13. 13. Featured Speakers: March 12, 2014 13 SEGMENT 1: Debra R. Bernard Litigation Partner, Co-Chair E-Discovery Services & Strategy Group Perkins Coie LLP SEGMENT 1: Jason A. Levine Partner Vinson & Elkins LLP SEGMENT 3: Chad R. Fuller Partner Troutman Sanders LLP SEGMENT 4: Lea H. Lockhart Attorney Hall, Render, Killian, Heath & Lyman, P.C. SEGMENT 4: Joshua P. Reading Attorney Hall, Render, Killian, Heath & Lyman, P.C. SEGMENT 2: Debra R. Bernard Partner Perkins Coie LLP SEGMENT 1: Jason A. Levine Partner Vinson & Elkins LLP
  14. 14. Introduction Jason A. Levine is a litigation partner in the Washington, D.C. office of Vinson & Elkins LLP. A versatile courtroom lawyer for over 15 years, Jason represents clients in their most important business disputes and has tried 10 complex cases to juries and the bench. He defends against class actions and serves as lead counsel in cases involving contracts, business torts, antitrust claims, and e-commerce statutes including the Telephone Consumer Protection Act. A noted authority on high-tech litigation risks, Jason has been recognized as a Washington, D.C.Super Lawyer, as a "Future Star" by Benchmark Litigation, and by Lawdragon magazine as among the top 3,000 attorneys in the United States. Jason received his J.D. in 1994 from Harvard Law School, and his B.A. in 1991 from Brandeis University. March 12, 2014 14 SEGMENT 1: Corey Parker Senior Consultant Baker Tilly Virchow Krause, LLP SEGMENT 1: Jason A. Levine Partner Vinson & Elkins LLP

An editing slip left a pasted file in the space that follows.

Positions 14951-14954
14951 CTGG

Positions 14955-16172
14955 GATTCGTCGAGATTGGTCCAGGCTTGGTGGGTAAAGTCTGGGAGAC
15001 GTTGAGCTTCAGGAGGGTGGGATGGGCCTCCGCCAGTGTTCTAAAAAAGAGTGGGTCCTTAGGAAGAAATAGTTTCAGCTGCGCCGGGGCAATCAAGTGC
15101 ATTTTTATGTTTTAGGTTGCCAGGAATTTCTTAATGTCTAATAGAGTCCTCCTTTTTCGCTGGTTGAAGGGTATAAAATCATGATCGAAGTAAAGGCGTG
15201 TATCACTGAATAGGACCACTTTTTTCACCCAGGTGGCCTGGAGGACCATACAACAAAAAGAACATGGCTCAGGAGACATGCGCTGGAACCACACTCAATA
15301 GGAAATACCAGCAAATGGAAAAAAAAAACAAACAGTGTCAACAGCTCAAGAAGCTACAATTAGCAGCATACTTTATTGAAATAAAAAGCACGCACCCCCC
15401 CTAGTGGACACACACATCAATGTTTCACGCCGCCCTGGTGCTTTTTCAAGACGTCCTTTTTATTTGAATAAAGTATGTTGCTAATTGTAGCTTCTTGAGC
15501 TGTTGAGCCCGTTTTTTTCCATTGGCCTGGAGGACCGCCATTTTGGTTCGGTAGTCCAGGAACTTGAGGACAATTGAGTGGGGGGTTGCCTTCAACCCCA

15. 15. TCPA Litigation: Overview and Dangers Jason A. Levine Partner Vinson & Elkins LLP Washington, D.C. (202) 639-6755 jlevine@velaw.com March 12, 2014 15 SEGMENT 1: Corey Parker Senior Consultant Baker Tilly Virchow Krause, LLP SEGMENT 1: Jason A. Levine Partner Vinson & Elkins LLP
  16. 16. Perspectives on the TCPA “The TCPA has become a juggernaut: a destructive force that threatens companies with annihilation for technical violations that cause no actual injury or harm to any consumer” -- U.S. Chamber Institute for Legal Reform, Oct. 2013 “Because plaintiffs may enforce the statute via class action and because a single advertisement is often faxed to hundreds—if not thousands—of phone numbers, suits under the [TCPA] present lucrative opportunities for plaintiffs’ firms” -- Reliable Money Order, Inc. v. McKnight Sales Co., Inc. (7th Cir. 2013) “How to Make A Telemarketer Cry (or, Suing Bozos for Fun & Profit)” -- http://www.panix.com/~eck/telemarket.html (Oct. 15, 2013) March 12, 2014 16 SEGMENT 1: Corey Parker Senior Consultant Baker Tilly Virchow Krause, LLP SEGMENT 1: Jason A. Levine Partner Vinson & Elkins LLP
  17. 17. Contents  TCPA Primer and Quick Reference Guide  Introduction to “Consent” Requirement  Top Five Litigation Dangers  Uncapped Statutory Damages and Incentives To Sue  Concurrent Federal-State Jurisdiction  Vicarious Liability  Wrong-Number Liability  Insurance Coverage Confusion  Recent Litigation Statistics  Speaker Biography March 12, 2014 17 SEGMENT 1: Corey Parker Senior Consultant Baker Tilly Virchow Krause, LLP SEGMENT 1: Jason A. Levine Partner Vinson & Elkins LLP